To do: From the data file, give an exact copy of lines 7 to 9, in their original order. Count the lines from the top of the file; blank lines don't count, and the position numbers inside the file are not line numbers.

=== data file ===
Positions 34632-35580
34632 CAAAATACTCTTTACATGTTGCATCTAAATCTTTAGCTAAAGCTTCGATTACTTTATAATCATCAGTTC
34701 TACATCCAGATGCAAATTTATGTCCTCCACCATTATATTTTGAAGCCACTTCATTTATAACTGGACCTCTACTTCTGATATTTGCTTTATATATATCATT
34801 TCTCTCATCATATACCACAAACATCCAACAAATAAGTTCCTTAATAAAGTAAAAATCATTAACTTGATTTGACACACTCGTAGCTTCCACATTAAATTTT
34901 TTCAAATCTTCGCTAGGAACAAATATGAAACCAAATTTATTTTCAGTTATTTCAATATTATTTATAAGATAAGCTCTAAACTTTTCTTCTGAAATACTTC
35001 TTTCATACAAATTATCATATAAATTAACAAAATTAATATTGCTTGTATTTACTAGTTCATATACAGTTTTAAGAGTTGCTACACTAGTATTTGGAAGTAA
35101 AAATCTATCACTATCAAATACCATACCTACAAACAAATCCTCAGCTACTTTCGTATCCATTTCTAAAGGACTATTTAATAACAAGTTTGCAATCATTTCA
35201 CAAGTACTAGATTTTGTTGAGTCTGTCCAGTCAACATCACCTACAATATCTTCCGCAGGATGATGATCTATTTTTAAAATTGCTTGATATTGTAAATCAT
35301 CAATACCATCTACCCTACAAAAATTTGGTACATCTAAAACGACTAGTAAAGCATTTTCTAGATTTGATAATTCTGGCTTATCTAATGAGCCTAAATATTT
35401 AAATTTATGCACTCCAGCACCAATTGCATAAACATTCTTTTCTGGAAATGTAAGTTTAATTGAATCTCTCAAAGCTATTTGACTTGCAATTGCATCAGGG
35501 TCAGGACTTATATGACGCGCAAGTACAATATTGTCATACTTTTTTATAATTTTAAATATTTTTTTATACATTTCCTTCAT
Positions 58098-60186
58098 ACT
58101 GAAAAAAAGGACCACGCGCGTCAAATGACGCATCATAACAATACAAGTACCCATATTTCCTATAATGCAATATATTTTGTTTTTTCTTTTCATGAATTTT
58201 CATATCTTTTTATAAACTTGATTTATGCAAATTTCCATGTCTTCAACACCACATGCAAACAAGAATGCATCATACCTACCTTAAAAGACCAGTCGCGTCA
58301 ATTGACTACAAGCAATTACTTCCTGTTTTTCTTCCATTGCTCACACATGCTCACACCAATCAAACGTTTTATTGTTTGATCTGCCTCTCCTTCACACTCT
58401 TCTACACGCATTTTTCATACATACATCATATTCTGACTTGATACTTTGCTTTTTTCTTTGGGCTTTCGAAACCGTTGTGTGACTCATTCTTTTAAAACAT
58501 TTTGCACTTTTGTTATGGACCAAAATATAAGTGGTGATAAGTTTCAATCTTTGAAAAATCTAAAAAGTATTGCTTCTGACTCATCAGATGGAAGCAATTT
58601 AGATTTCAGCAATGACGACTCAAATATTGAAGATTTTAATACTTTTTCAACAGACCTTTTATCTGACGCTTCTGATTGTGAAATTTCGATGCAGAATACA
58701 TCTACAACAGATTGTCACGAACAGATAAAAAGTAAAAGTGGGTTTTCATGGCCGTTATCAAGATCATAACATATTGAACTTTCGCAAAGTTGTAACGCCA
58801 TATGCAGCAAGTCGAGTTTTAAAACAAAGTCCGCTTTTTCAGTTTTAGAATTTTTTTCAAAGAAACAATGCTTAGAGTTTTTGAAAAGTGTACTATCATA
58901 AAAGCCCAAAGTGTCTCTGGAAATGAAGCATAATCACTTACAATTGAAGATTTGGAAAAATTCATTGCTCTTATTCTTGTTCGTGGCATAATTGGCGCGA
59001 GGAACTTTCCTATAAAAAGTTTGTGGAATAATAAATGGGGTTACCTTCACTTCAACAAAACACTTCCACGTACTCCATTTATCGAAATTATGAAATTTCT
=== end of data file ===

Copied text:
35101 AAATCTATCACTATCAAATACCATACCTACAAACAAATCCTCAGCTACTTTCGTATCCATTTCTAAAGGACTATTTAATAACAAGTTTGCAATCATTTCA
35201 CAAGTACTAGATTTTGTTGAGTCTGTCCAGTCAACATCACCTACAATATCTTCCGCAGGATGATGATCTATTTTTAAAATTGCTTGATATTGTAAATCAT
35301 CAATACCATCTACCCTACAAAAATTTGGTACATCTAAAACGACTAGTAAAGCATTTTCTAGATTTGATAATTCTGGCTTATCTAATGAGCCTAAATATTT